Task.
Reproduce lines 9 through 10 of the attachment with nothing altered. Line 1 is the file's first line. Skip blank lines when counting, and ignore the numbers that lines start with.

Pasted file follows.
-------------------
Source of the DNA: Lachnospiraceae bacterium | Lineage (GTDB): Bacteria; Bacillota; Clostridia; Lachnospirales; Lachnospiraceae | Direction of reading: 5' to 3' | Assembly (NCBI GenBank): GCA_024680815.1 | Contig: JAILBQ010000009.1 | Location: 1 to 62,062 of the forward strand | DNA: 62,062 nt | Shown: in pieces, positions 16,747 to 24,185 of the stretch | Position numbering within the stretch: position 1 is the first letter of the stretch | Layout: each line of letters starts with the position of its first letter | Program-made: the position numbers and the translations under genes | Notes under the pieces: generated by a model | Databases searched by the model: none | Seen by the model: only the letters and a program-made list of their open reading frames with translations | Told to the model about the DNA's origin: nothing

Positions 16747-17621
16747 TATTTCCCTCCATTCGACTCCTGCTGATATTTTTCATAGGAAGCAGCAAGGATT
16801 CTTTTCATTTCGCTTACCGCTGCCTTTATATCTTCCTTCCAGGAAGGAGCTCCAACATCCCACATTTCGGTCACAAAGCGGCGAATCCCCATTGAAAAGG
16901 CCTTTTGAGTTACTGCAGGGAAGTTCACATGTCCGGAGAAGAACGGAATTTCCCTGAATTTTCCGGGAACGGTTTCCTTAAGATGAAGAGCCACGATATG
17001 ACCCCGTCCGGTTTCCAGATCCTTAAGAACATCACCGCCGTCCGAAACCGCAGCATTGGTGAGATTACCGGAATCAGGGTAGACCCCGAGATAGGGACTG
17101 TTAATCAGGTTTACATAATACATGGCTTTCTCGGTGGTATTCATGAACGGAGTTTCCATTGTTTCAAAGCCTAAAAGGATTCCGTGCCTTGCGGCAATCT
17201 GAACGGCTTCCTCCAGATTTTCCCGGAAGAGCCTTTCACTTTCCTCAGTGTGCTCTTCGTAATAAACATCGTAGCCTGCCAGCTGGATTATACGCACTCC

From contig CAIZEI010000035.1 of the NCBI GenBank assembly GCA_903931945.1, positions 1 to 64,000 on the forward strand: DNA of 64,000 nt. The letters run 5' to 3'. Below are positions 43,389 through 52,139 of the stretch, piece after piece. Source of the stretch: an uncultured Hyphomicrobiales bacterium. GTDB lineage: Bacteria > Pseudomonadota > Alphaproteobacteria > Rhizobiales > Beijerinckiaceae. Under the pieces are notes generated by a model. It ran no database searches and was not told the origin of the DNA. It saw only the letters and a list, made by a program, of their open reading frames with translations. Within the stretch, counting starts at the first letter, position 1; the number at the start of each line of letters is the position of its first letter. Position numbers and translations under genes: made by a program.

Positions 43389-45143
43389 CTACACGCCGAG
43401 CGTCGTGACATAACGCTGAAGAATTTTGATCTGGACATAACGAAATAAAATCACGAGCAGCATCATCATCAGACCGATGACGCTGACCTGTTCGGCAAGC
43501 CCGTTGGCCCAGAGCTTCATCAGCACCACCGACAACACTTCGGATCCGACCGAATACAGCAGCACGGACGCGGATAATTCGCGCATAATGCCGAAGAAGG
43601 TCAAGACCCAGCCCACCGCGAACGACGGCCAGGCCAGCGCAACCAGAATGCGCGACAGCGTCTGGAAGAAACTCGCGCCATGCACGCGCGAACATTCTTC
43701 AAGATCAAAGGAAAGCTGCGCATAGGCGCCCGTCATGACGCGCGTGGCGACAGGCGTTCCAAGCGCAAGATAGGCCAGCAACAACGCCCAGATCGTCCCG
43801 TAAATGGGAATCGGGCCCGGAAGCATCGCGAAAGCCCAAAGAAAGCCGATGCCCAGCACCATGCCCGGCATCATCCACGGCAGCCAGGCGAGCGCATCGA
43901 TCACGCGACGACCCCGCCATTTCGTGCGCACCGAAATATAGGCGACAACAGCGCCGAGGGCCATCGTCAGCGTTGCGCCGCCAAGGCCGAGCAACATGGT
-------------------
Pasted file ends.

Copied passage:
From contig CAIZEI010000035.1 of the NCBI GenBank assembly GCA_903931945.1, positions 1 to 64,000 on the forward strand: DNA of 64,000 nt. The letters run 5' to 3'. Below are positions 43,389 through 52,139 of the stretch, piece after piece. Source of the stretch: an uncultured Hyphomicrobiales bacterium. GTDB lineage: Bacteria > Pseudomonadota > Alphaproteobacteria > Rhizobiales > Beijerinckiaceae. Under the pieces are notes generated by a model. It ran no database searches and was not told the origin of the DNA. It saw only the letters and a list, made by a program, of their open reading frames with translations. Within the stretch, counting starts at the first letter, position 1; the number at the start of each line of letters is the position of its first letter. Position numbers and translations under genes: made by a program.

Positions 43389-45143